Music News & Reviews

Sundy Best returns to Kentucky roots with Summer of Sundy

Kris Bentley, left, and Nick Jamerson, who make up Sundy Best, performed at The Burl on Thompson Road in Lexington on Sunday. Photo by Matt Goins.
Kris Bentley, left, and Nick Jamerson, who make up Sundy Best, performed at The Burl on Thompson Road in Lexington on Sunday. Photo by Matt Goins.

Sundy Best pretty much made its summer plans April 2.

The Prestonsburg-via-Lexington duo of Nicholas Jamerson and Kristofer Bentley was booked to play a Sunday gig at The Burl to benefit the Pine Mountain Trail, a hiking trail in Eastern Kentucky, and that’s when they fell in love with the venue. So, without hesitation and concrete plans for what they’d do, they committed to a summer residency with an open-jam format at The Burl: Summer of Sundy.

“It’s about growing and nurturing our garden here, so to speak,” Bentley said. “We live here, so why not play here all the time? It’s easy to get caught up in going out and playing everywhere but your home. It’s easy to take for granted your home base and first supporters, so we wanted to step back and give ourselves to this community and state.”

Over the past few years, Sundy Best has had plenty of chances to play outside the Bluegrass State.

After gaining a strong following among University of Kentucky students earlier this decade, the band produced three albums in fairly rapid succession: the independently-produced “Door Without A Screen” in 2012, which was re-released after they were signed to eOne Music in 2013; its eOne debut, “Bring Up the Sun” in 2014; and a very quick followup, “Salvation City,” that saw the duo moving beyond its basic structure of Jamerson on vocals and guitar, and Bentley on cajón (a box-shaped percussion insrutment) and vocals. The latter two albums hit No. 11 and 22 respectively on the country charts, and Sundy Best got airplay on CMT and a handful of dates at the Grand Ole Opry. Two subsequent records — “It’s So Good to Be Alive” and “Almar Sky” (both released in 2016) — met less success, and Bentley said he and Jamerson decided it was time to reassess.

“We just needed a break,” he said. “We had been going nonstop in every direction and needed time away to re-evaluate why we were even doing music in the first place. It also allowed us both time to grow individually. There’s no rush or hurry in life. We got to experience so much so fast that it became quite a whirlwind, and ultimately, we weren’t ready yet to go any further. We both needed to grow individually before we could be where we are now, which is refreshed, renewed and re-energized.”

Like at the beginning of the decade, Sundy Best again has a regular gig in Lexington. Back then, it was essentially as the house band at Redmon’s, now the Stagger Inn. Summer of Sundy sees the duo more as a host band than a house band, inviting many musical comrades to perform.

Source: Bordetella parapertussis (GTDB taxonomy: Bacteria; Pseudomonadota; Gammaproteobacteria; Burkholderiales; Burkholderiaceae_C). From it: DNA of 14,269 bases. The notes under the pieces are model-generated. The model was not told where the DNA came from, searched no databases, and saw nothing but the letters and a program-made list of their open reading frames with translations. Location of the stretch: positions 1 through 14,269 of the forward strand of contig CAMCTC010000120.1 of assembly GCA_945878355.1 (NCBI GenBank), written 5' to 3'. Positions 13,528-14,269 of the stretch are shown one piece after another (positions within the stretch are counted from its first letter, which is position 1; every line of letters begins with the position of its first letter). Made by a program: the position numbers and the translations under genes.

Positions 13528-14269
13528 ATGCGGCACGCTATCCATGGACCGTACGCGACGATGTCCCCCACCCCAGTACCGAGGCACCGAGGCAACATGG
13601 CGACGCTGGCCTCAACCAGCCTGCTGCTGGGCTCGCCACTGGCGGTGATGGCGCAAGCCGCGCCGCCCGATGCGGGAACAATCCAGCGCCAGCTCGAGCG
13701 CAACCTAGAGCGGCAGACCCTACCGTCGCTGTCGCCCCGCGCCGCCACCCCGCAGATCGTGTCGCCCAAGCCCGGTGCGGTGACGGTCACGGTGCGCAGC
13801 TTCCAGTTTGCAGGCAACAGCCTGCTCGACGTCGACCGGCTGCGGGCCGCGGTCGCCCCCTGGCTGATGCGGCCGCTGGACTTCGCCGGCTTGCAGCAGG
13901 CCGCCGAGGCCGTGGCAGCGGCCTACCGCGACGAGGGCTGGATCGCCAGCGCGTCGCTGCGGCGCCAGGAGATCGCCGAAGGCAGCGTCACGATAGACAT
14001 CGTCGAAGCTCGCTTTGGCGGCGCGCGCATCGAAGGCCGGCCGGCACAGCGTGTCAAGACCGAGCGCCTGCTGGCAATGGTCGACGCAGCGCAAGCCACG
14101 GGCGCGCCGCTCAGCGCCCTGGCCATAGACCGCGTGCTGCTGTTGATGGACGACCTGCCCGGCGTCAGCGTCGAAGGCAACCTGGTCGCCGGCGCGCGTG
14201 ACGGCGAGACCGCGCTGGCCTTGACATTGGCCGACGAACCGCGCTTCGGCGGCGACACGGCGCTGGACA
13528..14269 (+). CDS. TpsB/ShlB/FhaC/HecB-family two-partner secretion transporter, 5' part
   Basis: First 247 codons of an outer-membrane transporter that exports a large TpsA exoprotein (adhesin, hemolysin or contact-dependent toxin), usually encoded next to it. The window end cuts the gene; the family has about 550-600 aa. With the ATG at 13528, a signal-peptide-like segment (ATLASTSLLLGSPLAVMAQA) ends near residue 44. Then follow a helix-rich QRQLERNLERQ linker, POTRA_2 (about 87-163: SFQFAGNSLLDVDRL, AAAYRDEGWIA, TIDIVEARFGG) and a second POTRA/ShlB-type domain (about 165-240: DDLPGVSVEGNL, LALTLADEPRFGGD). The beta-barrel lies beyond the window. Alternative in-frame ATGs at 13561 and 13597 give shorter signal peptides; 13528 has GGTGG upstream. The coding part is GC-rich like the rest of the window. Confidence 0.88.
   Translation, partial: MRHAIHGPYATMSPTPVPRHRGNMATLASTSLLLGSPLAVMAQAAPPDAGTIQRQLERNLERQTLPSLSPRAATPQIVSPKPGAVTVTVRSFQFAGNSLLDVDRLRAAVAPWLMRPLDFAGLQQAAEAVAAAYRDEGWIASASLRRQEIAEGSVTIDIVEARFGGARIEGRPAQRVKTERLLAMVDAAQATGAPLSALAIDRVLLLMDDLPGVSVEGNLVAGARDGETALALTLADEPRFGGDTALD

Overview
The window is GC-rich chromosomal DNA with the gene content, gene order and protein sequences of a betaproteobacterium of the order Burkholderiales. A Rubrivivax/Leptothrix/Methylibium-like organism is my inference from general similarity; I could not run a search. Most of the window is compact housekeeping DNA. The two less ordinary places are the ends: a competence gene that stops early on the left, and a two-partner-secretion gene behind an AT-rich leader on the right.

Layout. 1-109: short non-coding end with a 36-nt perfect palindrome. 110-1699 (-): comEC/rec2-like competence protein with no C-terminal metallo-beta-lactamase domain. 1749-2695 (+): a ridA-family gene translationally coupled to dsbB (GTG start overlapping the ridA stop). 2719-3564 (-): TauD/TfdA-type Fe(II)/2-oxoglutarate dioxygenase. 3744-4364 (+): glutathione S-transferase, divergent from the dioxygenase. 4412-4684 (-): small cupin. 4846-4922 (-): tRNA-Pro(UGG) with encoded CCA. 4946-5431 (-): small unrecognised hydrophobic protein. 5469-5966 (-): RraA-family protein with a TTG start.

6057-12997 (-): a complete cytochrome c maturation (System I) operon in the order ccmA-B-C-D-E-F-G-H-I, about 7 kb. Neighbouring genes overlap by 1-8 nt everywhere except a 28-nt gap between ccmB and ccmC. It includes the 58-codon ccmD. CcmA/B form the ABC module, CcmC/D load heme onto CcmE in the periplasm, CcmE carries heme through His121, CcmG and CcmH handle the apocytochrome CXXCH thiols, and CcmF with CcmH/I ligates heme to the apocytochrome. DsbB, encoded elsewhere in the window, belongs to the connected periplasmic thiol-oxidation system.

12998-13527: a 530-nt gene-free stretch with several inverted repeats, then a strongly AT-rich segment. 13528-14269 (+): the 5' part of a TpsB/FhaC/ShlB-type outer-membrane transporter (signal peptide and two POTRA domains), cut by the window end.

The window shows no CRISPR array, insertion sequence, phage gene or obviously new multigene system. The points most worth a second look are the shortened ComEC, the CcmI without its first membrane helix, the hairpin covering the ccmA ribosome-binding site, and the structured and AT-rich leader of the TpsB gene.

The first edition of Summer of Sundy was May 28, and Bentley said the crowd has grown each show, and its June 25 show — featuring The Sway, Sean Whiting, Chelsea Nolan, Grayson Jenkins and The Jenkins Twins — was the largest to date.

Not only do Bentley and Jamerson see the residency as an opportunity to highlight themselves, but also the other talented musicians throughout the Bluegrass, with Bentley citing Sturgill Simpson’s hand in producing Tyler Childers’ pending album as further evidence of Kentucky-based artists supporting one another.

“We’re all wanting to go to the same destination. If we all decide to travel there together, we are sure to get there together,” Bentley said. “Nothing can stop us when we all share the same purpose, and musically it’s more fun when more people are playing and everyone is vibrating at their highest level and sharing their hearts.”

We’re all wanting to go to the same destination. If we all decide to travel there together, we are sure to get there together. Nothing can stop us when we all share the same purpose, and musically it’s more fun when more people are playing and everyone is vibrating at their highest level and sharing their hearts.

Kristofer Bentley

“Throughout Kentucky, there’s a sense of community, from Paducah to Pikeville,” he said. When we become aware of what we have — whether it be music, food, horse racing, basketball, beer … there’s such a growing awareness of the goodness that is here. I think musically we’re just becoming aware of the talent we have.”

After the summer, it’s back to band business. Bentley said they are preparing to release new music later in the year, including from various side projects such as Bentley’s The Revival.

“We are just taking it one day at a time and not trying to plan our future too much, but instead enjoy the present time we have and share it with as many folks as possible,” Bentley said. “With that being our motivation, we feel more excited than ever to get to do what we love. This is an exciting time, because we feel a momentum to what we’re doing that will be fun to watch play out. We aren’t seeking to be popular. We are only seeking to share the good time.”

Matt Wickstrom: @wickstromwrites

If you go

Summer of Sundy

What: Sundy Best hosts an afternoon jam with area musicians

Bands for July 2: Will Solomon (2:30 p.m.), Carson McHone (3:15 p.m.), Home Grown Head Band (4 p.m.), Anderson Road (4:45 p.m.), Brother Smith (5:30 p.m.), The Revival (6:15 p.m.), Sundy Best (7:30 p.m.)

When: 2 p.m. Sundays through July 30

Where: The Burl, 375 Thompson Road

Admission: $5-7, for ages 18 and older

Online: Theburlky.com

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